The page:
Real Estate Showings: Appointments Only vs. Lockboxes
According to research by Redfin, in January 2021, homes are on the market for an average of 34 days before being sold, 23 days faster than a year ago. Agents work to expose the home to as many buyers as possible during this time period. To facilitate this strategy, agents install lockboxes on homes to allow for more timely access.
Homes with lockboxes tend to show more, and more showings mean the possibility of a faster sale. However, not everyone is comfortable with a lockbox and not knowing who might be in their home.
Some brokers require their agents to use lockboxes, while others offer choices. If you're given a choice, you'll have to decide on based on your level of comfort with agents and buyers in your home, your selling needs and your availability to be present at a showing. You might want to know your options, and then understand some of the advantages and drawbacks.
Using a Lockbox
Vacant With Lockbox
The home is unoccupied, or the sellers are on vacation. In either case, the seller is OK with the buyer's agent going directly to the home with a buyer and gaining entry through the lockbox.
Call First With Lockbox
Generally, the phone number listed in multiple listing system (MLS) is the seller's number. The buyer's agent calls and establishes a mutually agreeable arrival time. If no one answers the phone, the agent leaves a message and goes directly to the home without further communication attempts, unless the seller calls the agent to reschedule.
By Appointment Only
Appointment With Tenant
In some parts of the country, 24- to 48-hours notice is needed to view a property with tenants. The phone number listed is the tenant's, and the agent must negotiate an agreeable showing time directly with the tenant.
Appointment With Owner
The owner dictates when agents can show according to their schedule. The phone number listed is the seller's, and the agent must schedule an appointment in advance.
Owners are also able to restrict the times and dates when their home is available to be showed. The buyer's agents must call the seller and set an appointment for a showing.
Appointment With the Listing Agent
Agents must call and make an appointment with the listing agent who, in turn, calls the seller to make an appointment. The listing agent is present when the buyer's agent shows the home.
In some cases, the seller requests that the listing agent be called for specifics on a property for showing, as well as requiring that the keys to the property are held in the listing office. In this case, the agent will need to call ahead to the listing agent, and drive to pick up the keys to show the home, then return the keys.
Choosing Between Appointments or Lockboxes
Whether your home should be made available for showings by appointment only with the listing agent present or by a lockbox can depend on local customs, area security, or your preferences.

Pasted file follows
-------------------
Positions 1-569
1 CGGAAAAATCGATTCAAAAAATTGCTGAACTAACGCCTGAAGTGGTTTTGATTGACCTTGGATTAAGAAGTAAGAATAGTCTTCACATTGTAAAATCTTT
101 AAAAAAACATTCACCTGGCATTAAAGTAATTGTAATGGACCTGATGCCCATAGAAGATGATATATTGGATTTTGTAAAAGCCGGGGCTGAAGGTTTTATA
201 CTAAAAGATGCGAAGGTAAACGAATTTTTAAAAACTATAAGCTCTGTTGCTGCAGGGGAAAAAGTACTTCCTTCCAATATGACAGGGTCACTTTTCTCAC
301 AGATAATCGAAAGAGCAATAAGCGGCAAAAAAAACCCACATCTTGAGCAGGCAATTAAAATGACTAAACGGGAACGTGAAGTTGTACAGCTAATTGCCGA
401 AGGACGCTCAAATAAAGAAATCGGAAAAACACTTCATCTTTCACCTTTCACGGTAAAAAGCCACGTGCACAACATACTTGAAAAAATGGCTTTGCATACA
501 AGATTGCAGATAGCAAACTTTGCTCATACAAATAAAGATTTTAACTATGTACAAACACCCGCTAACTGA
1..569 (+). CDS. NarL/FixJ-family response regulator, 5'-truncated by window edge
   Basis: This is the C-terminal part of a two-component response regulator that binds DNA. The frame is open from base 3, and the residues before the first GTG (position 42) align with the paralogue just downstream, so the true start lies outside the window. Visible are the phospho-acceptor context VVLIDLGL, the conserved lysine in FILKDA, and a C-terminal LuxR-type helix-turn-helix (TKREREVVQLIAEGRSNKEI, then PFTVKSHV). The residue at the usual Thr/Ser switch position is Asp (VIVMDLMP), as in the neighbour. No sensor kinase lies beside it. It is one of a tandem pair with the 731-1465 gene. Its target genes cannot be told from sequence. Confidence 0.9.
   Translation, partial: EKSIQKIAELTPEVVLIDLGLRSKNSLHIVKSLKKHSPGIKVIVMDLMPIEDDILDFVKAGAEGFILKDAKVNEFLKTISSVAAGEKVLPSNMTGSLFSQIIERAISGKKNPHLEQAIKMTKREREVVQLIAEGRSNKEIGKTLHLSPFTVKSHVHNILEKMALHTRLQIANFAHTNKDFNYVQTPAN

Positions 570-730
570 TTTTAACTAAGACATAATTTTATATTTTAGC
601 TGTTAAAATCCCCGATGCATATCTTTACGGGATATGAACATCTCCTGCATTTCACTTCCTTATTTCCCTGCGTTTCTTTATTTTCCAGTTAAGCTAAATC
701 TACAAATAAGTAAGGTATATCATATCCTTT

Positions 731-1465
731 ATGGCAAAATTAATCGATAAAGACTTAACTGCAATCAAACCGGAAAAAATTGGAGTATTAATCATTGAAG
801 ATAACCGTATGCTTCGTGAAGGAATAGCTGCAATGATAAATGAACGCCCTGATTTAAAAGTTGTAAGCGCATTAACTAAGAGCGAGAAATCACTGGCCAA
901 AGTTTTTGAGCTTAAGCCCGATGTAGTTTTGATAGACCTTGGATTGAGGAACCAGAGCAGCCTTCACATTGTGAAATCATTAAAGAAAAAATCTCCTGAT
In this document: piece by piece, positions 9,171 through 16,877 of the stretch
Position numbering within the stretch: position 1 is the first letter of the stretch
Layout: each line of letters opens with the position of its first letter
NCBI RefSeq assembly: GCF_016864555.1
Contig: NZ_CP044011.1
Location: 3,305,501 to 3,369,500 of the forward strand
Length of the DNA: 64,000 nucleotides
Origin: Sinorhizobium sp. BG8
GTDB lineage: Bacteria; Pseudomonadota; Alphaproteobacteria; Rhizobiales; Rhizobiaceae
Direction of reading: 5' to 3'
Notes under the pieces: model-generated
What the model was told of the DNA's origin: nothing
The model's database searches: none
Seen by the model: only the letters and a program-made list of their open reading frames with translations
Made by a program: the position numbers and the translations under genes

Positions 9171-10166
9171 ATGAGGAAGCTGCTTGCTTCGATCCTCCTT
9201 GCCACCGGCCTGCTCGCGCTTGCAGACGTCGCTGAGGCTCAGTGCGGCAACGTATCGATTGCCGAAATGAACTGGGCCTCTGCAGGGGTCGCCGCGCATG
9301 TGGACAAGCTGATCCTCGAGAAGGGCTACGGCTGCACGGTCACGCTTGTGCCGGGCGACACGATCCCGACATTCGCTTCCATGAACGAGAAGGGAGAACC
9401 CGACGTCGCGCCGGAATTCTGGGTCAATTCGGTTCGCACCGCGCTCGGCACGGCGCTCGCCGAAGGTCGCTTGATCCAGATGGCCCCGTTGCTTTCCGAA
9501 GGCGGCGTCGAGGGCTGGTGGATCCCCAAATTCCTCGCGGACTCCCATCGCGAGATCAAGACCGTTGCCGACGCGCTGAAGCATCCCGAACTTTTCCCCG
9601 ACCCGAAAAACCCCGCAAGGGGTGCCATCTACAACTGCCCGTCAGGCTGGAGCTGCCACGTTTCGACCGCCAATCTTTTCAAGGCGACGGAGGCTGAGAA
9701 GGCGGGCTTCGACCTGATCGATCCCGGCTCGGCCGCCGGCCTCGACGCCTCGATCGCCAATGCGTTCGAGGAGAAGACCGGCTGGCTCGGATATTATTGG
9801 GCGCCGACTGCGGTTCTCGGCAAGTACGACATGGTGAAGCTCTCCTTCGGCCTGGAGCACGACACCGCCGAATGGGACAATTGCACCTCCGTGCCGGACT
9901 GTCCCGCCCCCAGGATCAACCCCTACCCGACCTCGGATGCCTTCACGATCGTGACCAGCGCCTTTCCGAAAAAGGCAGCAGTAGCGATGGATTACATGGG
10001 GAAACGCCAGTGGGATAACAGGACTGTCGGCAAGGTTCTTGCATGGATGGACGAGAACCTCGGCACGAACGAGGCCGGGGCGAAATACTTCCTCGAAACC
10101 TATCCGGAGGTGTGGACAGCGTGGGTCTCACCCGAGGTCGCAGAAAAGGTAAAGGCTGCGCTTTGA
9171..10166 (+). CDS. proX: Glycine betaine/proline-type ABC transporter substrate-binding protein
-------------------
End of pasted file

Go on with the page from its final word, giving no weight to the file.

In some parts of the country, it is customary for listing agents to accompany all showings. For example, in the Chicago metro, most homes do not have lockboxes, and the listing agent meets the buyer's agents at the home. In Miami, typically only vacant homes have lockboxes—the rest require appointments.
In Maine, listing agents consider it a courtesy to be present during showings, but many homes have lockboxes. Most states are divided between lockboxes and appointments for home showings.
Many homeowners want to be assured of the security of their homes and belongings and don't feel comfortable with a lockbox, while others are able to feel safe with a lockbox present.
Sellers often worry about safeguarding valuables when strangers come to the home. If the listing agent is present, it reassures the seller that their valuables are safe. Electronic lockboxes monitor who accesses the home by recording the agent's name, contact information, and time of access and departure—while not a physical presence, someone is held responsible when the home is shown.
It is not uncommon for sellers of upper-end luxury homes to request showings by appointment only, typically with the listing agent present. Sellers of these homes sometimes will refuse to let a buyer see the home unless they can substantiate to the listing agent the financial means to purchase it, as a protective measure (and to keep the general public out).
Drawbacks to Home Selling Without a Lockbox
Agents can't control the time between showings, causing a home to miss out on prospective buyers. Some agents don't want to make appointments, making that listing go to the bottom of their showing list.
Sometimes buyers spot a house for sale while on tour with the buyer's agent and ask to immediately see it. Without a lockbox, it is difficult to conduct impromptu showings, which can reduce the number of interested buyers.
Buyers prefer to tour homes without the seller or seller's agent in proximity because their presence makes them uncomfortable. Buyers want to be free to express opinions with their agent that they would not otherwise bring up in the presence of the owner or listing agent.